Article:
THE EFFECT OF BODY MARKERS ON GOLF DRIVING PERFORMANCE
Ian C. Kenny and Ross Anderson
Biomechanics Research Unit, University of Limerick, Ireland
KEY WORDS: accuracy, body markers, golf, launch characteristics, performance.
INTRODUCTION: No study to date has reported if and how the use of body markers used in
three dimensional optical tracking methods to study swing kinematics in golf affect movement
performance. Egret et al. (2004) studied the use of electromyographic equipment during the
golf swing and concluded that the equipment significantly influenced the kinematic pattern of
the golf swing. Researchers have previously concentrated their methodological analyses on
such factors as the type of marker used, either wand or skin marker (Kirtley, 2002) or skin
movement artefact during movement (Holden et al., 2007). The golf swing is a movement
that is closed-chain, non-impact and does not cause excessive unwanted movement of skin
and wand markers. It is therefore concluded that the golf swing lends itself well to kinematic
analysis using body markers. The aim of the present study was to evaluate the effect of body
markers on golf driving performance for tests carried out in a laboratory setting.
METHOD: Seven category 1 (<5 handicap) golfers (22.1 ± 2.3 yrs, 77.4 ± 9.7 kg, 1.80 ± 0.09
m and 0.2 ± 2.4 handicap) took part. All golfers were male and right-handed. Performance for
each shot was determined through analysis of club head and ball impact characteristics
measured using a commercially available launch monitor (GolfTekTM Pro V). Subjects were
positioned on an artificial grass surface wearing golf spikes as they normally would on a golf
course and selected their own tee height. Thirty four body markers were attached to the
subject: acromion, lateral epicondyle of the elbow, wrist centre, C4, anterior superior iliac
spine, sacrum, greater trochanter, lateral epicondyle of the knee, anterior epicondyle of the
knee, medial malleolus, lateral malleolus, 2nd metatarsal head, heel, and the geometric
centre of mass (COM) of the upper and lower arms, and upper and lower legs. Humeral and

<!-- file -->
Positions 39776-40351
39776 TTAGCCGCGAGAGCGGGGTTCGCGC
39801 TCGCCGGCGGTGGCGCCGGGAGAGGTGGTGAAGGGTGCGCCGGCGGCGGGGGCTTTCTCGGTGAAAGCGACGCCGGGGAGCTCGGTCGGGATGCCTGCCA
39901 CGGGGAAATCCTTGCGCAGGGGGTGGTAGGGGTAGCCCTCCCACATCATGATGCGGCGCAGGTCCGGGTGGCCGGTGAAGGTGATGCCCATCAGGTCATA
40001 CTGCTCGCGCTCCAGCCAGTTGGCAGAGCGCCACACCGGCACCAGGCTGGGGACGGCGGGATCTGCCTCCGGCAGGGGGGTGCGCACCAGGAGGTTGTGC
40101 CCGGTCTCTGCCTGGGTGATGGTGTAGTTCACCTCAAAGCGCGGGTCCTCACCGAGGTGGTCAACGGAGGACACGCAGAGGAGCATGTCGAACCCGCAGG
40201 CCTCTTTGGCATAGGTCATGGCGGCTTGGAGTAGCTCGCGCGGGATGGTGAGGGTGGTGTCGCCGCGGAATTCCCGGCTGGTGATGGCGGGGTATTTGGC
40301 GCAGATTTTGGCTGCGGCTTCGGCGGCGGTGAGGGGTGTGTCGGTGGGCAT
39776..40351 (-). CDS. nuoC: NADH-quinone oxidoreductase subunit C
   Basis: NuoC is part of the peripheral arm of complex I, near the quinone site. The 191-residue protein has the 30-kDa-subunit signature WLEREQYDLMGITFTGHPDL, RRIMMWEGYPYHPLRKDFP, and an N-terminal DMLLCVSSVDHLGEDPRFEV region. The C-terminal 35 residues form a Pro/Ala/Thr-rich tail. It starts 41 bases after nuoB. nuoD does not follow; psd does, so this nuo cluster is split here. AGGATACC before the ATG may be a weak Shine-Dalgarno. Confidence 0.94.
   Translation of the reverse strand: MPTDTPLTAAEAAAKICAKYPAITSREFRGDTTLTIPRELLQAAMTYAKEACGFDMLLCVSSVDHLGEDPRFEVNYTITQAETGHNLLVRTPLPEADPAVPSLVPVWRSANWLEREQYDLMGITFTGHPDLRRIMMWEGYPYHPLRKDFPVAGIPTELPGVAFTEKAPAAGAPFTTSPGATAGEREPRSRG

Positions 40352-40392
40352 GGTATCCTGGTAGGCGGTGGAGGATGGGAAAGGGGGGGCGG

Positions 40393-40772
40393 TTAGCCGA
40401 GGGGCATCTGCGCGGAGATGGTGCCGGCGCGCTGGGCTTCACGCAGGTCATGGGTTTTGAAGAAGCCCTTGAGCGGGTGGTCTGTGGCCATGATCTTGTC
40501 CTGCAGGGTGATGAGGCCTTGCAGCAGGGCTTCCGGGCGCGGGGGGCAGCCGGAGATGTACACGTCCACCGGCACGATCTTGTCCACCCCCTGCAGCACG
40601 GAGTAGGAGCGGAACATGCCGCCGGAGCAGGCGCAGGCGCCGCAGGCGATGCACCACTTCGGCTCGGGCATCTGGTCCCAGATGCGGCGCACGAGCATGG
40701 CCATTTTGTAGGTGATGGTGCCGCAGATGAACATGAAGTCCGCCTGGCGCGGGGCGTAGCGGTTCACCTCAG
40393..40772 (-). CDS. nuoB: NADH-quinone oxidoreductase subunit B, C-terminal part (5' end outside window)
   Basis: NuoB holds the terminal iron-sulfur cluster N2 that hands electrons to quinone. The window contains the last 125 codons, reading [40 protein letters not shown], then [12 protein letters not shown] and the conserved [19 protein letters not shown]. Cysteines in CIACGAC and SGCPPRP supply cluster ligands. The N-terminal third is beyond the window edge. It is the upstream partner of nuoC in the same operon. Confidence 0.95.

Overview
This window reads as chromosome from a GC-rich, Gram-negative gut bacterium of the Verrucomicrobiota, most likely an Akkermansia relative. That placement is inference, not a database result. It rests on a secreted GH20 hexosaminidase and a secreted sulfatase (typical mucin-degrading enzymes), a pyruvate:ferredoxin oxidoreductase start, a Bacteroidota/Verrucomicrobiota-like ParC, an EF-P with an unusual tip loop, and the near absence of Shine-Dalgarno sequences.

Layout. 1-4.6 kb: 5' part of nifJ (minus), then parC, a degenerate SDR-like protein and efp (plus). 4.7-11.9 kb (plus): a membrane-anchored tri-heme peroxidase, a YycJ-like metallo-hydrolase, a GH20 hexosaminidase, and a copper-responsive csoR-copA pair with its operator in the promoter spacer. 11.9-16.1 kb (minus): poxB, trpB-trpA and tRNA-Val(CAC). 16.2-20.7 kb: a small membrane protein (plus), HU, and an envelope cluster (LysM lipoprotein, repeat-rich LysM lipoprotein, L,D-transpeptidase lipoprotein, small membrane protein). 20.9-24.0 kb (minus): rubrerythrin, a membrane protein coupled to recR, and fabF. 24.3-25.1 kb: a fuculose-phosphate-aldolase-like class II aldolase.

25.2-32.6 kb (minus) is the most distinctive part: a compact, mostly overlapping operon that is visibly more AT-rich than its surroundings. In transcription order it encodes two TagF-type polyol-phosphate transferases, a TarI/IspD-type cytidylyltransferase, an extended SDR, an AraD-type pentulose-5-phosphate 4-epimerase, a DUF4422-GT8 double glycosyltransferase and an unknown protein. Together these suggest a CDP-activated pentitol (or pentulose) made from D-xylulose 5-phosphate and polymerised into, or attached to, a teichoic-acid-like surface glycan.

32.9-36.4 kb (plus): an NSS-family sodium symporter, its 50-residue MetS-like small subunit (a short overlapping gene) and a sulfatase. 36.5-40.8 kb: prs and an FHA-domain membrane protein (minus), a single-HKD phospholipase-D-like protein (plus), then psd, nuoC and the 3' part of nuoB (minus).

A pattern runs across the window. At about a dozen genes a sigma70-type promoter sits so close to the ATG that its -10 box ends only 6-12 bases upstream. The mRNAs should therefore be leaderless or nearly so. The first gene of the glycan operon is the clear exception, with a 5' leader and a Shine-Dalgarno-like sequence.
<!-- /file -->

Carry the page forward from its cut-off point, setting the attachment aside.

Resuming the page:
radial markers were positioned on 63.5 mm (2½″) wands and femoral and tibial markers were
positioned on 101.6 mm (4″) wands. Additional club markers were placed on the golf club
shaft 254 mm (10″) from the club butt and on the toe of the club head.
A 240 Hz 5-camera Motion Analysis Corporation™ Falcon Analogue system tracked all body
and club markers during the subjects’ swings when body markers were attached, and only
the club markers for shots performed without body markers. Subjects warmed up as they
normally would before playing golf. Using their own driver subjects were instructed to hit the
golf ball eight shots for each randomly assigned set-up along a target line marked on the
floor into netting 4.5m away.
RESULTS AND DISCUSSION: Significant differences (z = -2.521, p < 0.05) were noted for
ball velocity when shots were hit with and without markers (Table 1).
Table 1: Launch monitor data for the golf swing with and without body markers
Club Head Velocity (ms-1)
Ball Velocity (ms-1)*
Club Head Orientation (˚)
Ball launch angle (˚)
With Body Markers Without Body Markers
49.96 ± 0.67
69.62 ± 0.85
1.25 ± 3.24
0.82 ± 0.01
2676.5 ± 312.2
-493.1 ± 423.1
11.13 ± 2.12
49.40 ± 1.07
66.70 ± 0.93
3.00 ± 0.93
0.81 ± 0.02
3263.6 ± 672.1
189.0 ± 701.5
10.63 ± 1.88
Figure 1. Club head velocity with and without markers Download full-text
Shots taken without body markers averaged 2.92 ms-1 reduced ball velocity (-4.19%). Club
head velocity did not prove significant with only 0.56 ms-1 difference (Figure 1). Both ball
backspin and sidespin component showed significant differences (z = -2.38, p < 0.05). Swing
tempo did not show differences between the two conditions.
The present study illustrates that attachment of body markers that would normally be used to
study the kinematics of the golf swing via passive marker based optical three dimensional
systems, induces minor changes in the swing as inferred by a change in ball launch velocity
and spin rates. Ball velocity normally indirectly correlates with carry distance, and sidespin
component of flight normally directly correlates with shot accuracy. Sidespin, or non-
horizontal component of the ball was shown to orientate left, or anti-clockwise for shots
performed with markers attached. This would indicate that those shots performed with
markers attached may have been less accurate, producing a more excessive right-to-left
‘hook’ shape. Thus, important components of club head – ball impact which affect ball launch
characteristics were altered.
CONCLUSION: Body markers significantly affect key shot performance measures, and field
testing is required to ascertain accuracy and carry in a future study to support these findings.
A number of the measures recorded, including club head velocity at impact, club head
orientation, swing tempo, and ball launch angle, were relatively unaffected by the presence
of body markers. Ecological validity is a concern during lab based experimentation and
further investigation of the effect of experimental testing equipment on outcome performance,
and shot accuracy on the golf course, is warranted.
Egret, C., Weber, J., Dujardin, F. & Chollet, D. (2004). The effect of electromyographic equipment on
golf swing kinematics. Isokinetics and Exercise Science, 12 (3), 199-202.
Holden, J.P., Orsini, J.A., Siegel, K.L., Kepple, T.M., Gerber, L.H. and Stanhope, S.J. (1997). Surface
movement errors in shanks kinematics and knee kinematics during gait. Gait and Posture, 5, 217-227.
Kirtley, C. (2002). Sensitivity of the modified Helen Hayes model to marker placement errors. 7th
International Symposium on the 3D Analysis of Human Movement, Newcastle, UK.